Rakugo might prevent conflicts. I’ll try to achieve peace through it.

Interviewed & written by Isao Tokuhashi Mail to:   Kimie Oshima Professor/English-Rakugo Performer Have you heard of the word “Rakugo”? It’s a form of Japanese verbal entertainment. The lone storyteller sits on stage, using only a paper fan and a small cloth as props, and does not stand up from the sitting position. Actually My Eyes Tokyo has interviewed some foreign rakugo performers so far such as Diane Orrett from UK and Mizirakli Halit from Turkey. Also we met Johan Nilsson Björk, a rakugo performer from Sweden. They learned rakugo after coming to Japan, fell in love with the


There’re many Israelis and Palestinians who overcome religious and racial differences and make friends with each other.

Interviewed by Isao Tokuhashi & Mai Namiki Written by Isao Tokuhashi Mail to:   Kazuya Ogawa (Part3) Filmmaker We are bringing you the interview with Kazuya Ogawa, a film director who made a movie called “Pink Subaru”. The last part is the unique standpoint and ideas of a filmmaker who filmed a comedy movie in a conflict-affected region. *Interview in Omote-sando, Shibuya-ku *Edited by Daniel Penso 校正協力:ダニエル・ペンソ 日本語 *Pink Subaru official website (Japanese): Click here! *You can go to the previous parts here; Part1 Part2     Tokuhashi: I’ve heard that you studied film in New York before you went to Italy.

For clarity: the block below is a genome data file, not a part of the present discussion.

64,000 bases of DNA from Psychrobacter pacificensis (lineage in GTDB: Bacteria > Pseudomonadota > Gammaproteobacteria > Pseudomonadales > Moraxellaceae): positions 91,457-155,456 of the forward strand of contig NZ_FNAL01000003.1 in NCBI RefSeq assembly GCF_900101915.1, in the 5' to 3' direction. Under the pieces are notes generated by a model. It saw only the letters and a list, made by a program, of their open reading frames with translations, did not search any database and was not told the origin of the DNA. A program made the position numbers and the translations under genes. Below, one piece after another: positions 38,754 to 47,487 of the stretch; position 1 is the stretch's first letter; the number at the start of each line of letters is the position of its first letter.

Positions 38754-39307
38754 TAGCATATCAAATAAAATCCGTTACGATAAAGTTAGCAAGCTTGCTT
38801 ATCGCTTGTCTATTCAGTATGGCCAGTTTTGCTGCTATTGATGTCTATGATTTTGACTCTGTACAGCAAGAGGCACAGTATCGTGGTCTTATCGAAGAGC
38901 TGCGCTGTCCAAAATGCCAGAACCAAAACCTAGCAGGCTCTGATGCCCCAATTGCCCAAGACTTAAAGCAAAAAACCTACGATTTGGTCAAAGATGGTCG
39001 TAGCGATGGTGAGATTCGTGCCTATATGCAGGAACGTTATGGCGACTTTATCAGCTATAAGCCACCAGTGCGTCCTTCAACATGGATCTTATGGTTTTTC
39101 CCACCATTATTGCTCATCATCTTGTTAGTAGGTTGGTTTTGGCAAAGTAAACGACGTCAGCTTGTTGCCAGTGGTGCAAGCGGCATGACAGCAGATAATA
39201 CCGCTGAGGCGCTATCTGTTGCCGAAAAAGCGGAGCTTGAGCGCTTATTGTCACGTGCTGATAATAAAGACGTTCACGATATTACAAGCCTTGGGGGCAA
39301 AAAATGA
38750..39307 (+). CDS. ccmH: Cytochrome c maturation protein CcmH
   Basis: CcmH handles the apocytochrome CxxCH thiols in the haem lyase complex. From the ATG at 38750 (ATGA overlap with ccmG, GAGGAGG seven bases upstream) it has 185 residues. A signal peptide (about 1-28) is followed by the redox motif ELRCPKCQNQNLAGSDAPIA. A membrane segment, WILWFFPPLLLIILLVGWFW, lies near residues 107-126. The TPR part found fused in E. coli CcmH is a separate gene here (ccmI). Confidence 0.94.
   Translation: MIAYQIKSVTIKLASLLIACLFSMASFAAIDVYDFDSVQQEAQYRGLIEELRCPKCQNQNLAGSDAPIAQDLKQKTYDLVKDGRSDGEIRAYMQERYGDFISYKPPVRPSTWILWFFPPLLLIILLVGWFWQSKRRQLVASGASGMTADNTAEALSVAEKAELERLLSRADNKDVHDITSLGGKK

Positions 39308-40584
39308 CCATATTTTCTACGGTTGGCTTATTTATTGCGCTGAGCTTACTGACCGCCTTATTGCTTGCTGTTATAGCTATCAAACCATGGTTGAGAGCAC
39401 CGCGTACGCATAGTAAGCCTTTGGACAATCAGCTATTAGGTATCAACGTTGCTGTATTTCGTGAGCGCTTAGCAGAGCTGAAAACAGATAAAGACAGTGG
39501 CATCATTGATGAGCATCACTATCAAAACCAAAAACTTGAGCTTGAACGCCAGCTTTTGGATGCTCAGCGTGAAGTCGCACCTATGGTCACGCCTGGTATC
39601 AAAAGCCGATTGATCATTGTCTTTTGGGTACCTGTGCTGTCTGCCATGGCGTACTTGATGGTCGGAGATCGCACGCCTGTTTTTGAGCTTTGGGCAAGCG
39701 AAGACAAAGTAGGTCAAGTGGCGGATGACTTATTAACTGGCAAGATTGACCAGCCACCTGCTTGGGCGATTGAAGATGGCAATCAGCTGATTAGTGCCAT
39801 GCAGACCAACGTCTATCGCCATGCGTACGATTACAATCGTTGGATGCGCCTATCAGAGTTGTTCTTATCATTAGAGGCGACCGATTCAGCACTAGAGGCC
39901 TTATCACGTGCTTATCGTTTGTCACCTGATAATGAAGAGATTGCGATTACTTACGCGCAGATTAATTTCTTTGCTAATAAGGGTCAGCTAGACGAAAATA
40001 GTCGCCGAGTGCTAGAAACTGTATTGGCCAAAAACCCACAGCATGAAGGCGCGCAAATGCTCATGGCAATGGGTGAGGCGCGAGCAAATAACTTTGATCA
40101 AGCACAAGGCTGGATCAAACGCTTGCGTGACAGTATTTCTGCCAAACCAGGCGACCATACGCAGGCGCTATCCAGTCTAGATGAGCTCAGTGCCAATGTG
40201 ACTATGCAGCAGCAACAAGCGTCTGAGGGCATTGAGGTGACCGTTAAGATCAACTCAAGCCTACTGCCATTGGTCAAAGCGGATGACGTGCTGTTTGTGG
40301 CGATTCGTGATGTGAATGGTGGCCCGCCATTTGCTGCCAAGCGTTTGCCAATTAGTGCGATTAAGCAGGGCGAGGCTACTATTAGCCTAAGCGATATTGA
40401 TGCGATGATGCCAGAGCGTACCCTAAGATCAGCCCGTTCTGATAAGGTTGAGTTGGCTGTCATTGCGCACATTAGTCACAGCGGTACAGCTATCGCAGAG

People lead regular lives exist even in extraordinary circumstances.

Interviewed by Isao Tokuhashi & Mai Namiki Written by Isao Tokuhashi Mail to:   Kazuya Ogawa (Part2) Filmmaker Kazuya Ogawa, a young auteur or film director who made a movie called “Pink Subaru”, which is set in a town on the Israeli-Palestinian border. In this part, we tell you about the true aspects of the Middle East which Ogawa and his staff saw. *You can go to the first part from here! *Interview in Omote-sando, Shibuya-ku *Edited by Daniel Penso 校正協力:ダニエル・ペンソ *Pink Subaru official website (Japanese): Click here!       Tokuhashi: When did you step into Palestine for the first time? The


I felt something strangely familiar about Palestine when I got there.

Interviewed by Isao Tokuhashi & Mai Namiki Written by Isao Tokuhashi Mail to:   Kazuya Ogawa (Part1) Filmmaker Today we’re introducing you to Kazuya Ogawa, a young auteur or film director who made a movie called “Pink Subaru”. The movie is set in Tayibe, a town on the Israeli-Parestinian border. A man fulfilled his heart’s desire and got a new Subaru Legacy, but he was robbed of his treasure on the following day. The story opens from that moment. Some of you may think that the movie depicts a war or is political. If so, it’s totally different from what


People never need my activities; that’s my ideal world.

Interviewed & written by Isao Tokuhashi Mail to:   Hector Sierra (Colombia) Founder of “Artists Without Borders” (He’s been in Japan since ’93) We can’t say that we’re in peace. The guns never fall silent and people release gunfire in any number of places. There is a man who walks through the conflict regions with crayons and drawing papers. His name is Hector Sierra, the founder of the Tokyo-based organization called “Artists Without Borders”. Sierra is from Colombia, a country struggling with civil war. The reason he came to Japan is because he was attracted to security and prosperity of the country.